Recently, we’ve been blessed around my gym, DEUCE Gym in Venice Beach, to be graced with the presence of a legend. In an effort to avoid the title of “name-dropper,” I won’t go there, but this athlete has captured the highest level of performance in his sport for more than a decade. He’ll live forever as a legend with the likes of Babe Ruth, Muhammad Ali and Michael Jordan.
Long story short, this athlete is fine-tuning some things for his next run at a world title. As someone who is rarely consumed by celebrity, I found myself in awe. Once things settled, however, I started thinking, “This guy is the greatest in the history of his sport, and he’s got some glaring holes in his ability to find position and express his potential.”
Say what? The legend has potential?
Sure, he’s off the charts in some areas, but other areas are remarkably underdeveloped. And, I can’t help but wonder what it would look like if he, and other athletes like him, could have the GPP base that CrossFit builds so well.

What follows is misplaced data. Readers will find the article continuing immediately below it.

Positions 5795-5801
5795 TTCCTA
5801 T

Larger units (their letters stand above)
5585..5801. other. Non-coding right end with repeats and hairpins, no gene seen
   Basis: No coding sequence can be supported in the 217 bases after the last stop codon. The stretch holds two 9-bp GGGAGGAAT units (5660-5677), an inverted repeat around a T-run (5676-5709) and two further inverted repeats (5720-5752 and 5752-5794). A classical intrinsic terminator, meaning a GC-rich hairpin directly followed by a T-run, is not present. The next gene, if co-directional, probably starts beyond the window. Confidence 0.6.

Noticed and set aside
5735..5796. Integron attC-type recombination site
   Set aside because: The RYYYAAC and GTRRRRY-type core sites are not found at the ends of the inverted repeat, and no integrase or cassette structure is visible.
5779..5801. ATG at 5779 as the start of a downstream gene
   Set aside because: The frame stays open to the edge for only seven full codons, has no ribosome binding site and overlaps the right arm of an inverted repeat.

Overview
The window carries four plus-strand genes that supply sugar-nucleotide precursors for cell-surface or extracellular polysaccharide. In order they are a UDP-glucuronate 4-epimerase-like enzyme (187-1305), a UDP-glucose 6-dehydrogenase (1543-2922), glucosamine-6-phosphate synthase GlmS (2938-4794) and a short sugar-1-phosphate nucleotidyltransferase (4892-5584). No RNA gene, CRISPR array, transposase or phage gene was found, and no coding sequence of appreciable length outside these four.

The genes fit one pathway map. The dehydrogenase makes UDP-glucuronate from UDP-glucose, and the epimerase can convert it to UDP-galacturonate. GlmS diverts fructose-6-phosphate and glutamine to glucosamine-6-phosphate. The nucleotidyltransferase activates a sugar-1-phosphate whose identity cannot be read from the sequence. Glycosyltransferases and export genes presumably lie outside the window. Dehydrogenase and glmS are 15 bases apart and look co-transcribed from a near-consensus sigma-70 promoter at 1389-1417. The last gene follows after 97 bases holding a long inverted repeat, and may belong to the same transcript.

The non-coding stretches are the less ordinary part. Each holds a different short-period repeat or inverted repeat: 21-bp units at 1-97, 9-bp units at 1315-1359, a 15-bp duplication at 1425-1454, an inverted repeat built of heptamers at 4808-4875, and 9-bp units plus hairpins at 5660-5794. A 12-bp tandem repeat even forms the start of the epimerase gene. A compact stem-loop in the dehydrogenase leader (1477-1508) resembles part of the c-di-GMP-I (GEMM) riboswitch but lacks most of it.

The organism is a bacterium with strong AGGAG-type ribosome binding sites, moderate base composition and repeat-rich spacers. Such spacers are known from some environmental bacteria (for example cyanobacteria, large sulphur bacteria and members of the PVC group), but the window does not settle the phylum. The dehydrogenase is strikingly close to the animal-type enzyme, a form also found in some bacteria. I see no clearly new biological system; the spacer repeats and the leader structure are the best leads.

Coincidently, just this morning, I listened to Kelly Starrett mention a similar thought in reference to his last visit with the New Orleans Saints. His observation that these athletes are leaving considerable amounts of potential on the table was profound.
It’s quite easy, in the year 2013, to look around and think we’ve arrived at the pinnacle of performance. From iPhone 5s to the NFL Combine, we’ve figured it all out. And I’m here to remind us all that the best is yet to come.
As long as Hall of Famers have hip dysfunction, and first-round draft picks aren’t able to reclaim position and function during training, we’ve got a long way to go. Rather than live with the thought that we’ve arrived, I’d like to recognize that this era is asking questions that will put human performance closer to its peak than ever before.
As a coach and as an athlete, I can’t help but smile ear-to-ear when I think of what’s ahead. How much potential have you yet to tap into? When will you? How will you?
— Logan Gelbrich